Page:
He Spent 28 Years Behind Bars for a Murder He Didn’t Commit and Died Before Seeing Justice

William Virgil spent almost three decades behind bars for a murder he didn’t commit. That guilty verdict came down after police in Kentucky withheld evidence that may have exonerated him during trial.

Yet Virgil won’t see any justice for that police misconduct, as he is now dead—the government roadblocks to his lawsuit so long and winding that they outlived him.

Such is the case with qualified immunity, the legal doctrine that allows local and state actors to violate your rights without fear of having to pay for it in civil court if the government misbehavior in court question has not been “clearly established” in a prior ruling .

But the cops at the center of Virgil’s story did violate “clearly established” law.

In April of 1987, Retha Welch was found dead in her Newport, Kentucky, home after she was stabbed repeatedly, hit on the head, and raped. Virgil was almost immediately pinpointed as a suspect, having developed a sexual relationship with Welch after Welch’s work in a jail ministry brought the two in contact. Based on circumstantial evidence, he was convicted the following year and was not released until December of 2015 after DNA testing excluded him as the killer.

Whether or not Virgil would have spent time in prison were it not for government malfeasance is impossible to say. But the US Court of Appeals for the 6th Circuit ruled in 2018 that it should have been plainly obvious to any reasonable police officer—even in 1988—that withholding evidence from a defendant is unconstitutional. Specifically, former Newport Police Department officer Norman Wagner declined to disclose that he paid a jailhouse informant named Joe Womack to testify against Virgil after Wagner allegedly fed Womack details about the crime and promised to put in a good word with the parole board if Womack obliged. What’s more, Wagner, along with former officer Marc Brandt, failed to tell the defense about a serial killer investigation possibly connected to Welch’s murder, and that other suspects had been identified as a part of that effort.

“[Virgil] alleges, for example, that the officers tried to frame him; that they coerced an inmate to testify falsely that Virgil had confessed to the murder; and that they then deliberately suppressed exculpatory evidence regarding alternative suspects,” wrote Judge Joan Larsen for the 6th Circuit in December of 2018. “Such conduct, if proved, would surely amount to bad faith or its functional equivalent; and there can be little question that it was well established before September 1988 that police officers could not deliberately conceal material, exculpatory evidence.”

Virgil died in January of this year—almost three years after that decision came down, and even longer after a lower court came to the same conclusion. But his case was still prohibited from going before a jury, as the government insisted on appealing again to the same court which already ruled in Virgil’s favor.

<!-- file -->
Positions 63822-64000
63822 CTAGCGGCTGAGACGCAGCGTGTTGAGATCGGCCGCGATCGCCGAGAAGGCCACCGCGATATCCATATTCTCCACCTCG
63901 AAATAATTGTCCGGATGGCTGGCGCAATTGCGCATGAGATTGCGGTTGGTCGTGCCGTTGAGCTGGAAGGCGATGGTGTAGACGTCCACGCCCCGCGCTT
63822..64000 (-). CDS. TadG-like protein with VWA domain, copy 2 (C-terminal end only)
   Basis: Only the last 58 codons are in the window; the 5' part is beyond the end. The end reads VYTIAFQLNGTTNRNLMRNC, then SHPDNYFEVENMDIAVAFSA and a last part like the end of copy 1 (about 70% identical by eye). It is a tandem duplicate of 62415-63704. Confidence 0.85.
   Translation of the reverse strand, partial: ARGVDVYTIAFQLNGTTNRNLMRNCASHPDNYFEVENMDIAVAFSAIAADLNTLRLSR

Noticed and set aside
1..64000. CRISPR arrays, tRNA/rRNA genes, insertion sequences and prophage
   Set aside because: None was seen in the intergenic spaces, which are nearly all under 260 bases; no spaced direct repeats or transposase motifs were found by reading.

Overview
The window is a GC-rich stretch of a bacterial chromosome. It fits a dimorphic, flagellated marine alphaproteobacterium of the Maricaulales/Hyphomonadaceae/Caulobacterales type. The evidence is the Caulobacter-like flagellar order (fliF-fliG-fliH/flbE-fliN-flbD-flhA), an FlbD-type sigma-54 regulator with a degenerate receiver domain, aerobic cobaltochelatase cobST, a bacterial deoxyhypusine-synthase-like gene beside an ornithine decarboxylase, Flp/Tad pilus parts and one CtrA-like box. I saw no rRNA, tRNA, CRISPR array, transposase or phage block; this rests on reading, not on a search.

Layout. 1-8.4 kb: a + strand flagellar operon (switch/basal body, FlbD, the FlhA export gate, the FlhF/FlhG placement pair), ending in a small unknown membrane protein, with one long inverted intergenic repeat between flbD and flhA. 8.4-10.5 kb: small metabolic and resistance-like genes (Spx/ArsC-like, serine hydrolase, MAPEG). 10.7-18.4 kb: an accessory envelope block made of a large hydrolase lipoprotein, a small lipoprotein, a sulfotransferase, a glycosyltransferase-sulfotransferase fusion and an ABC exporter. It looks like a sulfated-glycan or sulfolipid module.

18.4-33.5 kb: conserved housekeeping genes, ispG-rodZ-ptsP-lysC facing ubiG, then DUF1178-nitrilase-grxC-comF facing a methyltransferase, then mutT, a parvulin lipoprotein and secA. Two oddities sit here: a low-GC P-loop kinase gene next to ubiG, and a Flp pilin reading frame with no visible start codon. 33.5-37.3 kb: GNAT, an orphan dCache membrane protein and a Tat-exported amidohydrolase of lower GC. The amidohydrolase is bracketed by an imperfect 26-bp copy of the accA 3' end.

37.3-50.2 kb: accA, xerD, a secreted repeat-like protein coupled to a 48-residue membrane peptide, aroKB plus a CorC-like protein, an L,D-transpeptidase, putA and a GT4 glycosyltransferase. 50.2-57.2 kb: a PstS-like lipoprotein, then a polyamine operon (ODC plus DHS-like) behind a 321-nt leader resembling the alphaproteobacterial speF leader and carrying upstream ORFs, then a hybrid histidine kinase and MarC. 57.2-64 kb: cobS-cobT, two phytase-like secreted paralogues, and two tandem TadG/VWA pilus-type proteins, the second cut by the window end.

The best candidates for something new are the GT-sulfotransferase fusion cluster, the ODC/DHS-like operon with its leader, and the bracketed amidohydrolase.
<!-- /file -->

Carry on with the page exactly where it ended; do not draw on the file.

“A reasonably trained police officer in 1988 would have certainly known that you have to disclose exculpatory evidence implicating other people in a homicide investigation,” says Elliot Slosar, an attorney at Loevy & Loevy, who is representing Virgil. “That type of law was clearly established not only by 1988, but by 1968. Because of that, we do view their appeal as frivolous.”

The suit was first filed in early 2016. Virgil’s estate is not expected to go to trial until 2023, with the government invoking its special protections to continue delaying a claim that multiple courts have already said should proceed to a jury trial. Qualified immunity…enable[s] defendants who have been plausibly accused of misconduct to stretch out the litigation, to make it longer and more expensive than it would be,” says Clark Neily, senior vice president for legal studies at the Cato Institute. “Unfortunately, some plaintiffs do end up. Dying during litigation….It’s a real tragedy.” Meanwhile, Virgil overcoming qualified immunity did not entitle him to any sort of judgment—it merely afforded him the privilege to impanel his peers and state his case, something his cousin will now do in his stead.

“William just always wanted justice, which means a lot of different things,” says Slosar. “He wanted his day in court. He wanted for the public to see how he was framed for a crime he did not commit. He wanted for the public to see evidence of who really committed this tragic murder. More than anything, William always wanted these police officers to be held accountable for every single day that he was ripped away from his family and spent wrongfully incarcerated.”

That’s perhaps a modest list for someone who spent 28 years behind bars paying for a murder he didn’t take part in. And yet asking the government to pay for its part in ruining Virgil’s life is apparently too big an ask.

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